Makana Chock's research is in the area of media psychology. She studies the ways in which people process and respond to persuasive messages in mass media, social media and virtual reality contexts. Much of her research focuses on the relationships between media and perceptions of self and others. She has examined the effects of different types of content as well as different types of formats.
Her research on media content has been used to help design and implement educational campaigns concerning HIV-awareness, drug-use, binge-drinking, food-safety issues and environmental risk campaigns. Chock has also studied the effects of sexual content in media on gender norms, body image and sexual behaviors.
Chock has also examined the ways in which different media formats can influence people’s perceptions of content. In addition to examining the ways in which online features influence audiences, Chock is currently examining the effects of stories on social media sites and in virtual reality and augmented reality contexts.
She has published in such journals as Communication Research, Media Psychology, Computers in Human Behavior, Health Communication, the Journal of Broadcasting and Electronic Media, the Newspaper Research Journal and the Journal of Computer Mediated Communication. She also presents papers regularly and has won top paper awards at the annual conferences of the International Communication Association, the National Communication Association and the Association for Education in Journalism and Mass Communication (AEJMC).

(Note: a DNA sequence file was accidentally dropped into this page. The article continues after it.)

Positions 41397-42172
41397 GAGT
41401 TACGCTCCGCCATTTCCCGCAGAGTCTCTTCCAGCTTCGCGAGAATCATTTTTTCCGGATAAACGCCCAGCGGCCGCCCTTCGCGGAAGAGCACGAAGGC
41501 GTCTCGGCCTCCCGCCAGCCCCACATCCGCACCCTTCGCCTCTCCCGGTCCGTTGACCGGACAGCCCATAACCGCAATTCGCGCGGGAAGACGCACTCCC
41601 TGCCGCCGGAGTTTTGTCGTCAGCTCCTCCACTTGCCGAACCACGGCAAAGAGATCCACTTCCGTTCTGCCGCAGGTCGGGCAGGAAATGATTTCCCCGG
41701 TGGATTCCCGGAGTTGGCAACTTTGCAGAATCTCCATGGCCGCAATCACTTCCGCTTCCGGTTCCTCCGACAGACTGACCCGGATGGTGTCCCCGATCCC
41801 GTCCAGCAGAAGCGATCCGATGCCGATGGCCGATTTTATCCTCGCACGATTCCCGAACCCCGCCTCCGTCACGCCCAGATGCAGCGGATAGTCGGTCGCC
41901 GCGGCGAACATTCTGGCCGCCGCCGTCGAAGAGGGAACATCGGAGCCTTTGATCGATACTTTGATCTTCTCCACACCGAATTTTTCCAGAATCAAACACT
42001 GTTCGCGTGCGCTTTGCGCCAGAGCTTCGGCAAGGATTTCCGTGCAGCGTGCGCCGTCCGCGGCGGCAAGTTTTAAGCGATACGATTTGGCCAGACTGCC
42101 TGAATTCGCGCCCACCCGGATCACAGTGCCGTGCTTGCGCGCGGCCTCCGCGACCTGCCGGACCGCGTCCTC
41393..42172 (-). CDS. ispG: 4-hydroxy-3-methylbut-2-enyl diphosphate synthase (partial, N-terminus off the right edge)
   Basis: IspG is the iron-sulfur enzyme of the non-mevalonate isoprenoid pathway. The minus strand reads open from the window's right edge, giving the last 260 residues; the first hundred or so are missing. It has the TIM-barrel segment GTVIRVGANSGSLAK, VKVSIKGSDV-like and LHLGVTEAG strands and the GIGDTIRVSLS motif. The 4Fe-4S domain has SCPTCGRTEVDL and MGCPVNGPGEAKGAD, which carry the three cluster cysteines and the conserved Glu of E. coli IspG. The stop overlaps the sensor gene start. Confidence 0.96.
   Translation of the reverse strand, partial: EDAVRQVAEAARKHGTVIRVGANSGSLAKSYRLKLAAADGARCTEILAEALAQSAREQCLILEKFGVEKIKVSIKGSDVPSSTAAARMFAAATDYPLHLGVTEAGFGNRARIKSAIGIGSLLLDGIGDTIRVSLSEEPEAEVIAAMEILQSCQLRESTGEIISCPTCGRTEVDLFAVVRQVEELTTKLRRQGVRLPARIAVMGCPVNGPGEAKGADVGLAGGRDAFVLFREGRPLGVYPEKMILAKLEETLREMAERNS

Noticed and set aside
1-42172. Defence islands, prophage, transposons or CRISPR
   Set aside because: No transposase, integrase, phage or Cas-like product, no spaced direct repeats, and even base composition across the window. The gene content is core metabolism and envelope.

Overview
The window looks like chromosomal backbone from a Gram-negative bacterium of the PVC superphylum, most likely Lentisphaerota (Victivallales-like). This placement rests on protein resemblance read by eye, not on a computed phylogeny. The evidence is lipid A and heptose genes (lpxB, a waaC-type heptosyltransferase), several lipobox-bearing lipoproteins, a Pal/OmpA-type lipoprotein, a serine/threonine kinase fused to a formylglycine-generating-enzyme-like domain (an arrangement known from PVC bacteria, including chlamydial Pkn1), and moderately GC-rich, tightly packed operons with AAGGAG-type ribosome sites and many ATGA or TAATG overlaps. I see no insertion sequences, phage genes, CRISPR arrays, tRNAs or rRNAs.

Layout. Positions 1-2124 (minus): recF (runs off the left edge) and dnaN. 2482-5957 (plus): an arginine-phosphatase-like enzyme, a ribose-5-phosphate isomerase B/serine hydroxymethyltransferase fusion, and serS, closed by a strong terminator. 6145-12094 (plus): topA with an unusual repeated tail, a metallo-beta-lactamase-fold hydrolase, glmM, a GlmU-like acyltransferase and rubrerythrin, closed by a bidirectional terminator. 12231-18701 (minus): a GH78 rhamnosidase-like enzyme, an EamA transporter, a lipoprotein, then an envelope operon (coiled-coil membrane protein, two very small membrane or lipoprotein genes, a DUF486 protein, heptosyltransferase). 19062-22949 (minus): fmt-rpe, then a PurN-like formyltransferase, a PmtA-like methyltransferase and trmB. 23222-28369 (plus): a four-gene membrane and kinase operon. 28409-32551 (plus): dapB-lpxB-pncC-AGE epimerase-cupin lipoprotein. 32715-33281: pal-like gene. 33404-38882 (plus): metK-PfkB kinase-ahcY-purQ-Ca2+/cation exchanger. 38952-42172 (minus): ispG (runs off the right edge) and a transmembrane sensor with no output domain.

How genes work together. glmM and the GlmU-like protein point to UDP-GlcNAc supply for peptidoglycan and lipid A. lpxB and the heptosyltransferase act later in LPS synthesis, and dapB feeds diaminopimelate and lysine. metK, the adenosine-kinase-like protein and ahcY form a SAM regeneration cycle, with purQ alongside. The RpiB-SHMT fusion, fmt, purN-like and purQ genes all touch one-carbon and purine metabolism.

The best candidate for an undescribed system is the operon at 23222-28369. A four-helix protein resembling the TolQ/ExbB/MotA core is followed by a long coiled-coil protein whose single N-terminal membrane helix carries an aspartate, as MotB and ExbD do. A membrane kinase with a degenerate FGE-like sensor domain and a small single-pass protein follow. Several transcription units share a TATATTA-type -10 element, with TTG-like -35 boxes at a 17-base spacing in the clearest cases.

She teaches courses in research methods, communication theory, media and diversity and media and society.
Chock held the Newhouse Endowed Chair of Public Communications from 2013 to 2016. She previously served as the interim director of the media studies master’s degree program. She is the former chair of the Communication and Social Cognition Division of the National Communication Association.
Previously, Chock taught and conducted research at Indiana University and its Institute for Communication Research. She also worked as an audiovisual librarian for the University of Hawaii at Manoa and the Hawaii Public Library.